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Am J Med Genet. 1998 Feb 3;75(4):386-8.

Racial variation in incidence of trisomy 21: survey of 57,742 Chinese deliveries.

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  • 1Department of Obstetrics and Gynaecology, Prince of Wales Hospital, Chinese University of Hong Kong.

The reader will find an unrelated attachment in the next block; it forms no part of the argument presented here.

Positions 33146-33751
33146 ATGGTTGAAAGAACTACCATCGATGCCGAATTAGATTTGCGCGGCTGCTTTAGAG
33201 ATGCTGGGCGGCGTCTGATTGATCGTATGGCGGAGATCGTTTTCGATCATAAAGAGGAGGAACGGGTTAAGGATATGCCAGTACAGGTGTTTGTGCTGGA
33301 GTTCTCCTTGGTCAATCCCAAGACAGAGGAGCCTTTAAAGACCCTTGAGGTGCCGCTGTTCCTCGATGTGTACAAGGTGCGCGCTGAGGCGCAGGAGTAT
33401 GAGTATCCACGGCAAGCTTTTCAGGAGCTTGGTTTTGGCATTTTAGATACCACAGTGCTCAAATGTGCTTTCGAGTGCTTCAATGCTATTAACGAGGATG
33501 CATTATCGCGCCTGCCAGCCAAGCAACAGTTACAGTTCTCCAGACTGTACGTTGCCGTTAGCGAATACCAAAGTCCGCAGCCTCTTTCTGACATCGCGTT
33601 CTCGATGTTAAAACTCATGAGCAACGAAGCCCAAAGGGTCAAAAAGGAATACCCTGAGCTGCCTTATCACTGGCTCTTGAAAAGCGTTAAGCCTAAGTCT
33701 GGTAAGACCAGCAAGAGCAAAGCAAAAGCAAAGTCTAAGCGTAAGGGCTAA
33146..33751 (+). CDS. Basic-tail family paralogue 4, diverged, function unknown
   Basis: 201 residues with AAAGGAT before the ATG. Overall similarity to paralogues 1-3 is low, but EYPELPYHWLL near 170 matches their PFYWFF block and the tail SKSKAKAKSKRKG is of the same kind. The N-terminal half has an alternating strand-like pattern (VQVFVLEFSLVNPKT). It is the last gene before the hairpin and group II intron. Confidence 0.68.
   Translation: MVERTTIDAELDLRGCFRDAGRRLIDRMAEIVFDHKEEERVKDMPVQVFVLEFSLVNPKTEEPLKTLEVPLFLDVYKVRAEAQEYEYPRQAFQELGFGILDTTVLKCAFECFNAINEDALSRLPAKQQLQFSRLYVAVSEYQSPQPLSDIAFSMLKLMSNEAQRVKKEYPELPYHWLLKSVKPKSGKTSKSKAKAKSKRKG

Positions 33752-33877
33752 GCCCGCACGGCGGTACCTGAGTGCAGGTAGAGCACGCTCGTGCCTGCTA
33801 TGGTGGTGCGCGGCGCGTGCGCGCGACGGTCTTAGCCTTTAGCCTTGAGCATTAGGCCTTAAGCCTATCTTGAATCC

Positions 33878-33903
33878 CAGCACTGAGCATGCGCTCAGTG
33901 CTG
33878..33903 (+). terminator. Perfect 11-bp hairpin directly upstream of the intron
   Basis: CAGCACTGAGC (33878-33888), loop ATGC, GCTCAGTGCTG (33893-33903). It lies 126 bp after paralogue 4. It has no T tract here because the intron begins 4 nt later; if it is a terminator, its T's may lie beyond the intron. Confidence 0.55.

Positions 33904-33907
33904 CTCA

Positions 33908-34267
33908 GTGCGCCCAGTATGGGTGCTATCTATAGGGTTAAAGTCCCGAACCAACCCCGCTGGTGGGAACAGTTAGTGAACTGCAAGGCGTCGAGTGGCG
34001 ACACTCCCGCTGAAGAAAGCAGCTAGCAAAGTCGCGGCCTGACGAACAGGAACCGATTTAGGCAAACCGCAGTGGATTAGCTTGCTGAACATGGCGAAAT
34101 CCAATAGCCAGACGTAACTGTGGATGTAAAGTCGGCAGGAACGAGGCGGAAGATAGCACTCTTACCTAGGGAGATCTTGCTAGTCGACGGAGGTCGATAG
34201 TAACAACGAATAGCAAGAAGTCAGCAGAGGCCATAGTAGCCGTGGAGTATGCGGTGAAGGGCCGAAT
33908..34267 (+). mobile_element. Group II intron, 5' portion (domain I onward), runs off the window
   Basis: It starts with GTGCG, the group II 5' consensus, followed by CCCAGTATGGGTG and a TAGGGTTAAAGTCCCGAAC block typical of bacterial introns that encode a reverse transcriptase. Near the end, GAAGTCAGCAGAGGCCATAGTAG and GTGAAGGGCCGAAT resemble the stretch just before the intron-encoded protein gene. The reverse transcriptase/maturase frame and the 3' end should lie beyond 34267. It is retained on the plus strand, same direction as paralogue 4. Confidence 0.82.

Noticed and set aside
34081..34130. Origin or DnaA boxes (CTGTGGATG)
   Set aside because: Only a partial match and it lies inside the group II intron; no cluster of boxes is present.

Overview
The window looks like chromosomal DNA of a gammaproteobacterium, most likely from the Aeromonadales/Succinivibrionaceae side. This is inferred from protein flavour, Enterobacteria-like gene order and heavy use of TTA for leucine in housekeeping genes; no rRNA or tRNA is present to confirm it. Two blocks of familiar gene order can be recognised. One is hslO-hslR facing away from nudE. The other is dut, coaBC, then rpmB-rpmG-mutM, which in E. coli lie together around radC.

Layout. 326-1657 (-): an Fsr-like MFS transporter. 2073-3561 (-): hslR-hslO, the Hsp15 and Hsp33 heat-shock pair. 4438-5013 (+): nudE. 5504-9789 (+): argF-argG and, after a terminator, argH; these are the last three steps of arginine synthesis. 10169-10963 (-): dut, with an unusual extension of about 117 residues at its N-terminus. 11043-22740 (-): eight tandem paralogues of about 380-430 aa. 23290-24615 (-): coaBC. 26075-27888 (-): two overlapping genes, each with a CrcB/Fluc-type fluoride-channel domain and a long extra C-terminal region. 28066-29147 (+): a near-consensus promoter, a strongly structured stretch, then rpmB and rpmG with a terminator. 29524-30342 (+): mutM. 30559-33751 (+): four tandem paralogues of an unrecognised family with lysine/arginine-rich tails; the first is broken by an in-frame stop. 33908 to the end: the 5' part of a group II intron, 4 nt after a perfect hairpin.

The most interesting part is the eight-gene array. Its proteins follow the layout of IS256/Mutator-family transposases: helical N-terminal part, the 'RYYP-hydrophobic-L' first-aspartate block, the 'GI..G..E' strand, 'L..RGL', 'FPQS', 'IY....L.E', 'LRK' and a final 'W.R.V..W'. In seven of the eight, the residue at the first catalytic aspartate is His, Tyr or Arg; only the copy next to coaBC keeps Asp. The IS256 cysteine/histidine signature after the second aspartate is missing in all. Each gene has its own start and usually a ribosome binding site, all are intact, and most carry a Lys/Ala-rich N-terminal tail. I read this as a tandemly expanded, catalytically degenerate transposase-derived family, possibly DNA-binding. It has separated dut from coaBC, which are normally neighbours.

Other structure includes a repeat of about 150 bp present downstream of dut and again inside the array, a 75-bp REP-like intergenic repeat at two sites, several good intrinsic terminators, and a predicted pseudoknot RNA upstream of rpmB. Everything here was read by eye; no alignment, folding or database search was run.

The objective of this study was to establish whether the influence of advanced maternal age on the incidence of trisomy 21 in the local Chinese population is similar to that seen among European patients by comparing the observed number of trisomy 21 cases against the expected number which was calculated from age-specific Caucasian data and adjusted for intrauterine lethality and rate of amniocentesis. The obstetric and neonatal data of 57,742 pregnancies in ethnic Chinese were reviewed, of which 10.5% were from mothers age 35 or over. A total of 74 cases of trisomy 21 was detected (overall incidence of 1.28 per 1,000 deliveries). The expected number of trisomy 21 cases in mothers younger than 35 was 45.6, which was similar to the observed number of 43. Among mothers age 35 or above, the expected and observed numbers of cases were 38.52 and 31, respectively, again a difference not statistically significant. Therefore we conclude that there is no significant racial variation in the incidence of trisomy 21, both in the younger and older age groups, when comparing Chinese to Caucasian populations.

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